Some estates go through probate because an individual dies without a last will. The probate courts apply state law and ensure that their property goes to the right people, like their spouses and children.
Most people with estate plans aim to avoid probate as much as possible. Still, estates get dragged into probate by unhappy family members all the time. What are some of the most common reasons for people to initiate probate litigation during estate administration?
Frustration with or concerned about the executor
People aren’t always realistic when they pick someone to serve as executor. They could choose a sibling who is too old to manage the responsibilities or a child who lives out of state and has children who need daily care.
When an executor cannot or does not fulfill their obligations, family members may have to go to court and ask them to replace the executor. Families may also challenge someone who abuses their position as executor for personal gain or shows incompetence in the management of estate assets.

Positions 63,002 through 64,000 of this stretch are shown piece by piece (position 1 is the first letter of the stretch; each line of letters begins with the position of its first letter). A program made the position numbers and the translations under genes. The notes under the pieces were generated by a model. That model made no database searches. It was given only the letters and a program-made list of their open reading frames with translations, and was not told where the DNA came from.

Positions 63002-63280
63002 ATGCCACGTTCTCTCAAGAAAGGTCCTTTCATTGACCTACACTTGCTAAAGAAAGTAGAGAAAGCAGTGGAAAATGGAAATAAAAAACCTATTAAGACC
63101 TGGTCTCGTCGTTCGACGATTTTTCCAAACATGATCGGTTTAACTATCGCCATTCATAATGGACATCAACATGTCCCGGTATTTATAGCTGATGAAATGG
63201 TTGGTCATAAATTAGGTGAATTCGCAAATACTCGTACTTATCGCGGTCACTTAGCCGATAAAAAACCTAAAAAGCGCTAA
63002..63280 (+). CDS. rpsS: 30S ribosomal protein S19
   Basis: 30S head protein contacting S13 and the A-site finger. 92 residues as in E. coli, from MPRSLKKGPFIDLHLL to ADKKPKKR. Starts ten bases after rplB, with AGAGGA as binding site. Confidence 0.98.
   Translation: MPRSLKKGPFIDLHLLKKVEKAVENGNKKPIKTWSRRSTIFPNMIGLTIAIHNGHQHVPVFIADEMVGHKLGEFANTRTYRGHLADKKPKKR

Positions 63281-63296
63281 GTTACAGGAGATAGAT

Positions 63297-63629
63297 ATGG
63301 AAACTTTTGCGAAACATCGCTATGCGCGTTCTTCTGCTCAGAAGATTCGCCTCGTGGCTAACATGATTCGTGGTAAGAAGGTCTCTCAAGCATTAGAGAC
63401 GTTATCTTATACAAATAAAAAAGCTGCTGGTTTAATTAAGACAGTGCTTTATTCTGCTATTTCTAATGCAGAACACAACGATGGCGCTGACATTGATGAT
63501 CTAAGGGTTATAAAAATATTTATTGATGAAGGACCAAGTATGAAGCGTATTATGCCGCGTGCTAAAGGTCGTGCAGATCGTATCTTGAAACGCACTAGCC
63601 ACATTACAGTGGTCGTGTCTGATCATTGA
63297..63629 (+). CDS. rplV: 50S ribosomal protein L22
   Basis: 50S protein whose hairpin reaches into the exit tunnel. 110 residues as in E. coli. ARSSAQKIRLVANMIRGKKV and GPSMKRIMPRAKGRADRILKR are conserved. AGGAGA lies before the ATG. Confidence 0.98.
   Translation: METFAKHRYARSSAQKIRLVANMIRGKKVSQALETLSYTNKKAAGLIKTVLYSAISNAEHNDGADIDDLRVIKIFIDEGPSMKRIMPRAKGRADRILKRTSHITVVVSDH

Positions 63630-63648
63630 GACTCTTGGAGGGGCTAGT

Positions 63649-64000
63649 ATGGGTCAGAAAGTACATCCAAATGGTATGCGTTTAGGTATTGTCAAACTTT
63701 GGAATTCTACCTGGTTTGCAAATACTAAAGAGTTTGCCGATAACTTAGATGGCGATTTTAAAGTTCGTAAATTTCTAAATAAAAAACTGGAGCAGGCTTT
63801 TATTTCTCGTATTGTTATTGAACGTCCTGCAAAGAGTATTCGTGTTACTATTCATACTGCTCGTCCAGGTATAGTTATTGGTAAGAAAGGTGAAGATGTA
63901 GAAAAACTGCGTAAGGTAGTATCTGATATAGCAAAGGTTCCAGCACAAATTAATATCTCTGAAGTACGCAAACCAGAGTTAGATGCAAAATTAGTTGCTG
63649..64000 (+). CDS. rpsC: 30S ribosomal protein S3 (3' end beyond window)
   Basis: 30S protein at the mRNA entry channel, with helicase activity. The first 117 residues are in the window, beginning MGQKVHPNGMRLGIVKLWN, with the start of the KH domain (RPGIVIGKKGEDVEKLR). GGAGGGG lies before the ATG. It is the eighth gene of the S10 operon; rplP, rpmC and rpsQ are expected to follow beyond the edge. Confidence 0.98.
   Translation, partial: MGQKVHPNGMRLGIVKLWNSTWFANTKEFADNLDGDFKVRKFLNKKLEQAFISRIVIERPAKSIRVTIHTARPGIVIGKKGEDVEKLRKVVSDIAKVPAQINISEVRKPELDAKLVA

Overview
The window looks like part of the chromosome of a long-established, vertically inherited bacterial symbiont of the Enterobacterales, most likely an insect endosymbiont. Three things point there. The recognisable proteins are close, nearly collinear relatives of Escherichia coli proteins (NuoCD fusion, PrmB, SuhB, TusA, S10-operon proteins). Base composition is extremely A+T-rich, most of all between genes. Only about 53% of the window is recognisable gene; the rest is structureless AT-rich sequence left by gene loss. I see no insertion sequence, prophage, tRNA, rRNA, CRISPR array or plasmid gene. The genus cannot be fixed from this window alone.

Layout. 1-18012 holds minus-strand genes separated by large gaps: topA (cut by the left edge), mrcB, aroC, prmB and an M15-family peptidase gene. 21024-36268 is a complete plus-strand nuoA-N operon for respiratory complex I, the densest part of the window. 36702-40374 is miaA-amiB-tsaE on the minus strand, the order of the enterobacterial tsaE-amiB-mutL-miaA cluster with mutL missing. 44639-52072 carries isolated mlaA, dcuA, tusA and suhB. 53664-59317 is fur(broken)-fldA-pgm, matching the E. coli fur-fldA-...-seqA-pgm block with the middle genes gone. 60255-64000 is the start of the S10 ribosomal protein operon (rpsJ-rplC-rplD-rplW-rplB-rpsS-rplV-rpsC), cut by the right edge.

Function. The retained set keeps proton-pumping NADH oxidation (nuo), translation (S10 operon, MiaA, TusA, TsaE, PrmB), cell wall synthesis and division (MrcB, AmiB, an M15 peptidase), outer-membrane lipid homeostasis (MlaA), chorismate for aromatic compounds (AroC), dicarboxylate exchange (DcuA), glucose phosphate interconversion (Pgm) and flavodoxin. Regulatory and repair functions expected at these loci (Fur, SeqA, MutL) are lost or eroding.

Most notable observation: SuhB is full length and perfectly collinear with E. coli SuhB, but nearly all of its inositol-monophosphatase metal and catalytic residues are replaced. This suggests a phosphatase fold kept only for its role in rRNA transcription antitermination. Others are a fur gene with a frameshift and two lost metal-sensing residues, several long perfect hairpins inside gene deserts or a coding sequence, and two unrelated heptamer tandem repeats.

Suspicion of misconduct by other people
People other than the deceased could have an unfair impact on the estate plan. For example, a caregiver might exert undue influence and manipulate an older adult into changing their last will. A family member could forge false documents for personal benefit. When family members suspect some significant kind of misconduct, they can ask the courts to review the evidence.
Concern about mental decline
As people age, their mental acuity often declines as well. If family members have reason to think that an older adult who recently changed their estate plan lacked the testamentary capacity to do so, they could ask the courts to revert the plan to a previous version created before the testator’s decline began.
Understanding what leads to probate challenges can help you better plan your own estate and evaluate an estate for signs of serious issues.